Where the Sherman Act (15 U.S.C. §§1 and 2) prohibits "contracts, combinations and conspiracies" in restraint of trade, as well as monopolization and attempts and conspiracies to monopolize, the Cartwright Act prohibits "trusts."

§16720 defines "trust" to include "a combination of capital, skill or acts by two or more persons" for any of five proscribed purposes. Though textually quite different from its federal counterpart, the Cartwright Act has for many, perhaps most purposes, been construed congruently with §1 of the Sherman Act.

§16727 is a narrower provision, outlawing anticompetitive tying and certain exclusive dealing arrangements, and is essentially identical to §3 of the Clayton Act.

Importantly, the Cartwright Act contains no provision prohibiting unilateral monopolistic conduct as is contained in §2 of the Sherman Act -- the Cartwright Act appears to prohibit only conspiratorial or collusive conduct involving at least two concerns.

Following federal law, the Cartwright Act recognizes two distinct categories of offenses: "per se" violations, and other potentially harmful conduct that is treated under the so-called "rule of reason."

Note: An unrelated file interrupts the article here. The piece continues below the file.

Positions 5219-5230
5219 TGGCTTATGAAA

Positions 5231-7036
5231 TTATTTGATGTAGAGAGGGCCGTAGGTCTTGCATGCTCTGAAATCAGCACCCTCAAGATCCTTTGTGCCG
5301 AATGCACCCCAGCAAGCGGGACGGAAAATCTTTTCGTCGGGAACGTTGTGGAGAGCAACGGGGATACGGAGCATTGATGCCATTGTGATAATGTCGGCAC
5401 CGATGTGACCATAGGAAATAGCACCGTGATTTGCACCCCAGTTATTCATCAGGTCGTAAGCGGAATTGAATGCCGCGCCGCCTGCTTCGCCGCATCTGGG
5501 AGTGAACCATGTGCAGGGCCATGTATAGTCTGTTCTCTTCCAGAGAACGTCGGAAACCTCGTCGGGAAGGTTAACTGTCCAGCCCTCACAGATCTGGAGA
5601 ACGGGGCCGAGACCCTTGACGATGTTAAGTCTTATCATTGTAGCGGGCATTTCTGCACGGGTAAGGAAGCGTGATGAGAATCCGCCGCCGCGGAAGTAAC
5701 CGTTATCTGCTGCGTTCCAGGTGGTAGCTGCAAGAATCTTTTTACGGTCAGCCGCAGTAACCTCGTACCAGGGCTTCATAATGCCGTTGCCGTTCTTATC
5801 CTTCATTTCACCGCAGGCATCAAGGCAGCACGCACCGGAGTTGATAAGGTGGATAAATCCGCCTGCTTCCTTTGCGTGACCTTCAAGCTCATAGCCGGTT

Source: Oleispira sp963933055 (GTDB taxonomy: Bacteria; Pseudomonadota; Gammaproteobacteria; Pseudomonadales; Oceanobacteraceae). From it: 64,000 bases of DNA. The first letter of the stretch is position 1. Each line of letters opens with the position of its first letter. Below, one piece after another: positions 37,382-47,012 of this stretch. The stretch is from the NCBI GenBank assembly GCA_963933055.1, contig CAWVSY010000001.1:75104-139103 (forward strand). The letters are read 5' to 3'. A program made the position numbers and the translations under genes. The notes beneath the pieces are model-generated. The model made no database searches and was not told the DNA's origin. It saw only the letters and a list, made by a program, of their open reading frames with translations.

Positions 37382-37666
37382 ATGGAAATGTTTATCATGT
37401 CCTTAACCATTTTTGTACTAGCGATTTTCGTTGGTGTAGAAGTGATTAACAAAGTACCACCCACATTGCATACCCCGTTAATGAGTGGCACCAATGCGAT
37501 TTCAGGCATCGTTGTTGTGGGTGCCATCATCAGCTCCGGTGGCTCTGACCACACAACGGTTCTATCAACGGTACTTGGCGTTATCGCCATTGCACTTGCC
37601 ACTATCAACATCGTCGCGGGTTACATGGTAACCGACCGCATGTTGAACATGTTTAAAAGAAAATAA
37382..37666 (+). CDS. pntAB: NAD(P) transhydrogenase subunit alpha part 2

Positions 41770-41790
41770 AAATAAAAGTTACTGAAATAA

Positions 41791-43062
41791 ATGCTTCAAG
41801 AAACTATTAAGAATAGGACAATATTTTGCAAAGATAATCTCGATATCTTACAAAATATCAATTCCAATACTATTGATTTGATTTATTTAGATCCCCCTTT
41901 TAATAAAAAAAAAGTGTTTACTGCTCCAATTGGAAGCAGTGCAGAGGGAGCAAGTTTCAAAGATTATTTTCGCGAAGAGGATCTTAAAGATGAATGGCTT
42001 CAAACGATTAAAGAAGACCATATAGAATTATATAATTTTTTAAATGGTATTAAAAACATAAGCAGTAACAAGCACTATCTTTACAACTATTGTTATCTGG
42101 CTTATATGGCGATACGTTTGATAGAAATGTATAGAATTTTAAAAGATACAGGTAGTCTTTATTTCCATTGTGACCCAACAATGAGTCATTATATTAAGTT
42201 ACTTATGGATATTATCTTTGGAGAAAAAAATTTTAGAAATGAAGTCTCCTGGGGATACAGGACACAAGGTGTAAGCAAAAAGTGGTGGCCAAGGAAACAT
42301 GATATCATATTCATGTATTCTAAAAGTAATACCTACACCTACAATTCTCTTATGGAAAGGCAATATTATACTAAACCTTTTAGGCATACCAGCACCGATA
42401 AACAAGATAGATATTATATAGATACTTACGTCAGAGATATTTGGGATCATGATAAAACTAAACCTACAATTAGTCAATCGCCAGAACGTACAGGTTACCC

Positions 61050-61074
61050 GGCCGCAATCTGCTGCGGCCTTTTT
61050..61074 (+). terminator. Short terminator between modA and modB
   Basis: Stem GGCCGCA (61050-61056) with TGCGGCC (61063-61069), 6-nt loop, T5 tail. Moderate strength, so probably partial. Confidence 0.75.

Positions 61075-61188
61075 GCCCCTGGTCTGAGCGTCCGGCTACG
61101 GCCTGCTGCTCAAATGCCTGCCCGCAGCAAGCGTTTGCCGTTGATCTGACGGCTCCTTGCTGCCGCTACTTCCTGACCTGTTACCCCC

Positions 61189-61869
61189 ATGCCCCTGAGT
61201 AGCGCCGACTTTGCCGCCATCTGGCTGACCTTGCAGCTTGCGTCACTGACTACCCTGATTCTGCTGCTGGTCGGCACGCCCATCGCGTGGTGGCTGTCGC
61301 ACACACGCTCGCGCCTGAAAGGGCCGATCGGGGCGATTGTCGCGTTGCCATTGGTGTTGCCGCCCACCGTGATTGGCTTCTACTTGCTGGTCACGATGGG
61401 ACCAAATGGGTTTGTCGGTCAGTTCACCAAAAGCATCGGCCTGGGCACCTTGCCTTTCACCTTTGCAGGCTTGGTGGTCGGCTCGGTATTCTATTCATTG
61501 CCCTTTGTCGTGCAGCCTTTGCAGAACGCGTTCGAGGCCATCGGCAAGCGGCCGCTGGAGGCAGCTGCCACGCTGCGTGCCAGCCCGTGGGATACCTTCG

Certain types of conduct are regarded as so inherently anticompetitive that they are treated as per se offenses. These include certain horizontal agreements (i.e., between competitors): price fixing, agreements to allocate customers or markets and group boycotts against customers or suppliers.

Per se offenses also include certain "vertical" arrangements (i.e., between purchaser and supplier): tying and vertical price fixing or resale price maintenance. Price fixing includes any arrangement that directly or indirectly manipulates prices, and the requisite agreement may be inferred even where no express agreement occurs. Oakland-Alameda County Builders' Exchange v. F.P. Lathrop Construction Co., 4 Cal.3d 354, 93 Cal.Rptr. 602 (1971).